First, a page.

Ethical Orientations: The “Golden Mean”

The basic principle of the golden mean, laid down by Aristotle 2,500 years ago is moderation, or striving for a balance between extremes. A related concept in business communication is the idea of “satisficing,” or doing a little of what everyone wants but with no one getting exactly what s/he wants, essentially a compromise between interested parties. The difference is that the golden mean is a principle of moderation intended to serve the best interest of one’s stakeholders and publics, rather than a tactic of negotiation.

Adherents of the golden mean are not expected to do what another individual or organization wants simply to pacify them, but would choose to take a moderate path rather than acting on extremes. The golden mean focuses on the middle ground between two extremes, but as Aristotle suggests, the middle ground is usually closer to one extreme than the other. For example, in the case of courage, the extremes might be recklessness and cowardice. Being closer to recklessness would be the sweet spot or “mean,” rather than being in the middle, which might represent inaction.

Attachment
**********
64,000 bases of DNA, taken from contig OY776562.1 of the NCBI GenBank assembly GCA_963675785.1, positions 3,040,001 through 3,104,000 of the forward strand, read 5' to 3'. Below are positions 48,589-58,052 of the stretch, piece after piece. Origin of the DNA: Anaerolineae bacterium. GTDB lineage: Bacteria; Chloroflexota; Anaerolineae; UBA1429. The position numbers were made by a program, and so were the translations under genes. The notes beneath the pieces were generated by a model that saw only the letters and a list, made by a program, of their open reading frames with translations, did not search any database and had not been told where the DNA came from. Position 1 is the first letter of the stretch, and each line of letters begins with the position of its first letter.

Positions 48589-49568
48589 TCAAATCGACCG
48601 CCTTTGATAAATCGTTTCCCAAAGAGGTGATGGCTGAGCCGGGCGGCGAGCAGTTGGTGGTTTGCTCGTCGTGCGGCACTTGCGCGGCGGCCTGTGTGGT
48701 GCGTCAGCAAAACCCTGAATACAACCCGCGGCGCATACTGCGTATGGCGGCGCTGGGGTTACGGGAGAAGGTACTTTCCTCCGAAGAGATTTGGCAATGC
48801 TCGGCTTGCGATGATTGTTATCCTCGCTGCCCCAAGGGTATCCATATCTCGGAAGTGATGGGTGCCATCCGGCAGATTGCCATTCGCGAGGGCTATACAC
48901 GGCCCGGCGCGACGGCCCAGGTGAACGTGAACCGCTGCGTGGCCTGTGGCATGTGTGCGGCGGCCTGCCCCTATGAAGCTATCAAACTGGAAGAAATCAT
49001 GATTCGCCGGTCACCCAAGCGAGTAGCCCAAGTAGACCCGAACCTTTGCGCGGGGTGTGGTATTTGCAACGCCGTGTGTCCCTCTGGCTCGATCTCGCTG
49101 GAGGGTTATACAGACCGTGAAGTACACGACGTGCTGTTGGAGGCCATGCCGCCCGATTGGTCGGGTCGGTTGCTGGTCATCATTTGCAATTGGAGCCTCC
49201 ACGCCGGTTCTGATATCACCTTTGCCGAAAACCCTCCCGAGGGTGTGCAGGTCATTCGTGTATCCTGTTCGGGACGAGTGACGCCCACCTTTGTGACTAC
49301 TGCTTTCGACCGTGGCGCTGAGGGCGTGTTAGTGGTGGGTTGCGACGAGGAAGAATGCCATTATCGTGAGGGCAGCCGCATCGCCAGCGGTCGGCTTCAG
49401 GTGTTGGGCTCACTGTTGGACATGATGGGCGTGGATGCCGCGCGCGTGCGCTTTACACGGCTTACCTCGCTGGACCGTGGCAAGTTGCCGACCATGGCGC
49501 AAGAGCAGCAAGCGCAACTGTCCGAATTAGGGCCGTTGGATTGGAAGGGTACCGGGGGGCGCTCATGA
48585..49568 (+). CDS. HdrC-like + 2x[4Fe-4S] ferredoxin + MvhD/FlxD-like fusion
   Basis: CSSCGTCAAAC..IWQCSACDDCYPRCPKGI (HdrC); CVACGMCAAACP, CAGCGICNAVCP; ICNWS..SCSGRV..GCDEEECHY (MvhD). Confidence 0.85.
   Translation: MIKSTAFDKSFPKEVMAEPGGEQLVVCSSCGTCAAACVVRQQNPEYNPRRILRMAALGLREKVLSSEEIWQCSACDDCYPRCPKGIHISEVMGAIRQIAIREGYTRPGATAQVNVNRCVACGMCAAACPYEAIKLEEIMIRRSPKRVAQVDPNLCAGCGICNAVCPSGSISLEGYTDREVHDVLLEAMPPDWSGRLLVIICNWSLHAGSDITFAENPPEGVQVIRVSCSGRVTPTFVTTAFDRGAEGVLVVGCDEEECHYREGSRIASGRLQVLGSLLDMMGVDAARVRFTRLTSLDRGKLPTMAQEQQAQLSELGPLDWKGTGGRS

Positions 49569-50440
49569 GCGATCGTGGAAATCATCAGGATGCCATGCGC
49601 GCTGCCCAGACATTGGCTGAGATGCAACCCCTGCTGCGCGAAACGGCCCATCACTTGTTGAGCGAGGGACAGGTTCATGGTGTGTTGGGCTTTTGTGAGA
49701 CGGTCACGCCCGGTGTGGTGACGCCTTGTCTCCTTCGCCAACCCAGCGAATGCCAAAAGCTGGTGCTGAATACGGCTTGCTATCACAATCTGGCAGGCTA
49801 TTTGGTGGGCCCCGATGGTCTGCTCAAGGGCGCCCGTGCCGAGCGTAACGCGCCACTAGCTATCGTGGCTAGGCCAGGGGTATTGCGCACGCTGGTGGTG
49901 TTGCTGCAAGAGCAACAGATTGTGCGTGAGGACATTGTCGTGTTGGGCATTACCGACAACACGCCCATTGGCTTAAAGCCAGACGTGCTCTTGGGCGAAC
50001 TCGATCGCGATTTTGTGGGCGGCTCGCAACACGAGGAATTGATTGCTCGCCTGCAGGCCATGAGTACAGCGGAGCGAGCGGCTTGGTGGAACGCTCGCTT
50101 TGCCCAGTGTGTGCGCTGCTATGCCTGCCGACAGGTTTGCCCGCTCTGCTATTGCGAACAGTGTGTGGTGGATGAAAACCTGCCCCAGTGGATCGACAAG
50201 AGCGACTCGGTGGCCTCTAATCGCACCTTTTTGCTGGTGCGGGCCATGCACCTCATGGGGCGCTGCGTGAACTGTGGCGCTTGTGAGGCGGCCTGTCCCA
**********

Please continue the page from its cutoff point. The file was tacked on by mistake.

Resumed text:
Similarly, in terms of organization to public communication, a communicative balance would be closer to open information and abundant communication, rather than limited information and no communication. But completely open communication is both difficult and unwise, so the golden mean is where most organizations should be.

Q: Isn’t the golden mean sort of a wishy-washy approach that tries to avoid making any waves?

Q: Is the idea of the golden mean closer to a situationalist or absolutist approach?

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